A trillion dollars. It’s a lot of money. In a year it could send 127 million college students to school, provide health insurance for 206 million people, or pay the salaries of seven million schoolteachers and seven million police officers. A trillion dollars could do a lot of good. It could transform or save a lot of lives. Now, imagine doubling the money; no, tripling it. How about quadrupling it, maybe quintupling it, or even sextupling it? Unfortunately, you really will have to imagine that, because the money to do it isn’t there. It was (or will be) spent on Washington’s disastrous post-9/11 wars in Iraq and Afghanistan.
War, the military-industrial complex, and the national security state that go with it cost in every sense an arm and a leg. And that, in the twenty-first century, has been where so many American tax dollars have gone.
That’s because the cost of war always turns out to be more than estimated. Who could forget the $60 billion high-end figure the Bush administration offered in early 2003 as its estimate for its coming invasion of Iraq? A decade later, we’ve spent $814 billion in Iraq to date with the full price tag yet to come in. Recently, when the Obama administration was planning to launch Tomahawk missiles against Syria, just about nobody even bothered to talk about what it would have cost. (Before Washington even considered such a strike, the Tomahawk program was already costing U.S. taxpayers $36,000 per hour all year long.)
This reality has slowly sunk into American consciousness, which may be why the public in opinion polls has proven so clearly opposed to jumping into another overseas conflict when tax dollars are desperately needed at home.
And those Tomahawk missiles are just icing on the cake of what this country spends on its military and the national security state that goes with it, estimated at nearly a trillion dollars a year. A fire hose of taxpayer cash — to the tune of around $600 billion — gets pumped into the Department of Defense each year (and that doesn’t include the “civilian” intelligence community or the Department of Homeland Security).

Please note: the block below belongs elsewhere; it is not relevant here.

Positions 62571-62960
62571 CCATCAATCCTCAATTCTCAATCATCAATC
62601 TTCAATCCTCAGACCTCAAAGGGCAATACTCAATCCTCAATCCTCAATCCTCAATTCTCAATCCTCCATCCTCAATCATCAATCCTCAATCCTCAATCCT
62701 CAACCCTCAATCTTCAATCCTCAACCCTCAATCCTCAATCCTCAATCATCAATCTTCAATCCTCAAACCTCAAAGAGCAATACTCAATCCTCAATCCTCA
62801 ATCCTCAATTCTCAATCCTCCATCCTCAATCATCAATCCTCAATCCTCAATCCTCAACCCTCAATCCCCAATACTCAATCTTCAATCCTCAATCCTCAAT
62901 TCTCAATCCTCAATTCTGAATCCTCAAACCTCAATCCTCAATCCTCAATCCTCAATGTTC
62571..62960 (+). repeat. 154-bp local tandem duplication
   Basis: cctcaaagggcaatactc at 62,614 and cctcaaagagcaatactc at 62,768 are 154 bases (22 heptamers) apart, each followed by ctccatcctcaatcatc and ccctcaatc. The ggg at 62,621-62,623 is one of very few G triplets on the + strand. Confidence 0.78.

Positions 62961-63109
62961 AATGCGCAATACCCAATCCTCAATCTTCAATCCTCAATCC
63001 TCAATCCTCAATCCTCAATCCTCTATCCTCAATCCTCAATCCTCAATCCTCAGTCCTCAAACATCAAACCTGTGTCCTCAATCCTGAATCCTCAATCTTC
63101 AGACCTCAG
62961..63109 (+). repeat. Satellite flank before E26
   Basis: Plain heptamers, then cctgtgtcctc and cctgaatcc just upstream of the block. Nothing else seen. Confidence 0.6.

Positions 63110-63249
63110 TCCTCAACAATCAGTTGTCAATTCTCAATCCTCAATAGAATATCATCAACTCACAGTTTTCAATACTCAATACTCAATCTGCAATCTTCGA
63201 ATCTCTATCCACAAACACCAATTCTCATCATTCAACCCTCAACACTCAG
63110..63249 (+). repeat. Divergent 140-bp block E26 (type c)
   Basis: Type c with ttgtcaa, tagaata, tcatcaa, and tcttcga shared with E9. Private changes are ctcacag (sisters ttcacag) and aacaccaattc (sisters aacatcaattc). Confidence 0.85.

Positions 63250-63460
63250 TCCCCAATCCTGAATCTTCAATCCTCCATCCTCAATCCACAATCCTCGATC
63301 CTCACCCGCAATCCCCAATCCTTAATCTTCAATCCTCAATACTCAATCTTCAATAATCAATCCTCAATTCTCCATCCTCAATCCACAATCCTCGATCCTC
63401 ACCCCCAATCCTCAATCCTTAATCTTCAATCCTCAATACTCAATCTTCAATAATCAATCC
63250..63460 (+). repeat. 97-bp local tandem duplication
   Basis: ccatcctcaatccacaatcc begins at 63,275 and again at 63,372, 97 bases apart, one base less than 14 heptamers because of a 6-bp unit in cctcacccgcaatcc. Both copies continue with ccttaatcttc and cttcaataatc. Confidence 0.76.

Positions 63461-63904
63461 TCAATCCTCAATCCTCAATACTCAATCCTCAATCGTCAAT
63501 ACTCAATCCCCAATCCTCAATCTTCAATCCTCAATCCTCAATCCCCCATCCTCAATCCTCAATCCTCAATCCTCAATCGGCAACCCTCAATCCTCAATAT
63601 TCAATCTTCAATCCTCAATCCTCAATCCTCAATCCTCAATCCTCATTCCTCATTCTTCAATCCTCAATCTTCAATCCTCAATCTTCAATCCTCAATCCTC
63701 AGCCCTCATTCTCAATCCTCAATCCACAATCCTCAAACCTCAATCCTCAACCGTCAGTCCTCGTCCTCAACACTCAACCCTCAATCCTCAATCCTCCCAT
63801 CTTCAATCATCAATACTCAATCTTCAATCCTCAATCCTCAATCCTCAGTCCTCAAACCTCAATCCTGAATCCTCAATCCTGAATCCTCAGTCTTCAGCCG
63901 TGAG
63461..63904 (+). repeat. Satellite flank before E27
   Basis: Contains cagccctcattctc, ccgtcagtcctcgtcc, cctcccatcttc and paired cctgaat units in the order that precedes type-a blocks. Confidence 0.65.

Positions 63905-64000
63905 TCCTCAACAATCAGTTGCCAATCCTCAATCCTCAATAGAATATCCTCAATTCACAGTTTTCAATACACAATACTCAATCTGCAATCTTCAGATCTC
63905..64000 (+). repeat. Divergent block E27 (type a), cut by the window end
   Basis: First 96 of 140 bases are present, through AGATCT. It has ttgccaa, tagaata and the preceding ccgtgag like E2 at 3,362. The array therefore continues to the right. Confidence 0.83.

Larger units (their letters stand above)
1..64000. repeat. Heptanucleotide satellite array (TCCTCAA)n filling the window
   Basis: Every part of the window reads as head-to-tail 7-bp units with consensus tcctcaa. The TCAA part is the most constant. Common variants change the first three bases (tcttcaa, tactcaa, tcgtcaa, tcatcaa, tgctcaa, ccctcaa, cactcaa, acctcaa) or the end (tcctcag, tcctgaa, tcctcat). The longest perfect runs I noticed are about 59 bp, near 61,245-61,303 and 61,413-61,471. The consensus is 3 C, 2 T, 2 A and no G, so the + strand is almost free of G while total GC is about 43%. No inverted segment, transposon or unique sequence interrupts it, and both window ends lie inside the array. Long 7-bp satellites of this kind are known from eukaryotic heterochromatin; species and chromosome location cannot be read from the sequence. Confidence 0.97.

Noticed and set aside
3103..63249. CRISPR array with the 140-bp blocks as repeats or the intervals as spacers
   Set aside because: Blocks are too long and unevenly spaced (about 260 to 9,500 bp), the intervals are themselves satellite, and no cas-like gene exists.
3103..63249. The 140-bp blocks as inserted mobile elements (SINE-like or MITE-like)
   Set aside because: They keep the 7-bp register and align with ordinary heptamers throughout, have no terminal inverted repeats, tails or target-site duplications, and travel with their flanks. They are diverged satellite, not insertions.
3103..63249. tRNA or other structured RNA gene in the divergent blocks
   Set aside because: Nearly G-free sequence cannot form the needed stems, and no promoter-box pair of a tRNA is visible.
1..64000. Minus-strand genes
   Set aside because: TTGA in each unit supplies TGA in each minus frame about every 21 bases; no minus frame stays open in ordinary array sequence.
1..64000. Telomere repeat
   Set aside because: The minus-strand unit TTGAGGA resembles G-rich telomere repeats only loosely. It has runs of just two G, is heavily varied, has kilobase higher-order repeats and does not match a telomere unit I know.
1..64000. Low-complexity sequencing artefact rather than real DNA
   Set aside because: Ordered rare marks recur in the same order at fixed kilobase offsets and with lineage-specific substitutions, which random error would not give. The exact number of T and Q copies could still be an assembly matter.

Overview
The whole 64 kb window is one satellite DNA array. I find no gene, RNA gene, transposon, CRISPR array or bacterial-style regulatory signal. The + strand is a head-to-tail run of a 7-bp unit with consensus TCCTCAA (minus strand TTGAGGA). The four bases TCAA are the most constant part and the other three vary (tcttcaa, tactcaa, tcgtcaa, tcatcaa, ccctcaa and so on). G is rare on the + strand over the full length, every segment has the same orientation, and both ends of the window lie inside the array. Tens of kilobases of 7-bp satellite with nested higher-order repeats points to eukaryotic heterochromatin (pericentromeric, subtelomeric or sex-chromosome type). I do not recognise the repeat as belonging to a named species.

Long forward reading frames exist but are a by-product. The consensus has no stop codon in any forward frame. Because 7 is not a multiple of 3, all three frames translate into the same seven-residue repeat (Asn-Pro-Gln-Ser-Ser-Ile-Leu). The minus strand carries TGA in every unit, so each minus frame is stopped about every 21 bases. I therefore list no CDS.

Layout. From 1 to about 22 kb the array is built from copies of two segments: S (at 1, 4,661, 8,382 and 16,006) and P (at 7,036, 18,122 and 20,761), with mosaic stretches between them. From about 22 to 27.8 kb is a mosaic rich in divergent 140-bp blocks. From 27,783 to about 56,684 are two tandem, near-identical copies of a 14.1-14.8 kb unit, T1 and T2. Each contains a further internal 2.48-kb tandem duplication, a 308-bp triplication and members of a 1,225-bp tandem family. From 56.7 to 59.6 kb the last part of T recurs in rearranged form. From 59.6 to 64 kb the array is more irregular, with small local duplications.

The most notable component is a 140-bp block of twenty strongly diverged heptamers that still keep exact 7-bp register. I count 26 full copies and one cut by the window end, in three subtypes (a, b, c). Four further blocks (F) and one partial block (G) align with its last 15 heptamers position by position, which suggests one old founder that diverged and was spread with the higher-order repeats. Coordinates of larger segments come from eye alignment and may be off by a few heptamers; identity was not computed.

The spending on that war machine is so profligate, in fact, that the Pentagon has never successfully completed an audit; its officials can’t even tell you where all that money goes. The U.S. accounts for a staggering 40% of all military expenditures globally. And some members of Congress — their bread buttered by military contractors — are ready to use the next war, whether in Syria or elsewhere, as a pretext to sustain or even expand our current wartime military budget.
Early Experiments in Civilianizing the Military Economy
Here’s what no one is talking about: maintaining that staggering level of military funding would mean squandering a once-in-a-generation opportunity. That’s because right now is a rare moment when two pieces of bad news Americans are accustomed to hearing could be converted into one piece of very good news.
First, there’s the bad news that threatens to change the course of human civilization. Following a year of record wild fires and droughts, crop failures, record flooding, and the punishing winds and waves of Hurricane Sandy, there’s the urgent crisis of climate change, already well underway. Intertwined with that is the mammoth problem of how to feed humanity’s insatiable appetite for energy, while somehow radically cutting our consumption of fossil fuels.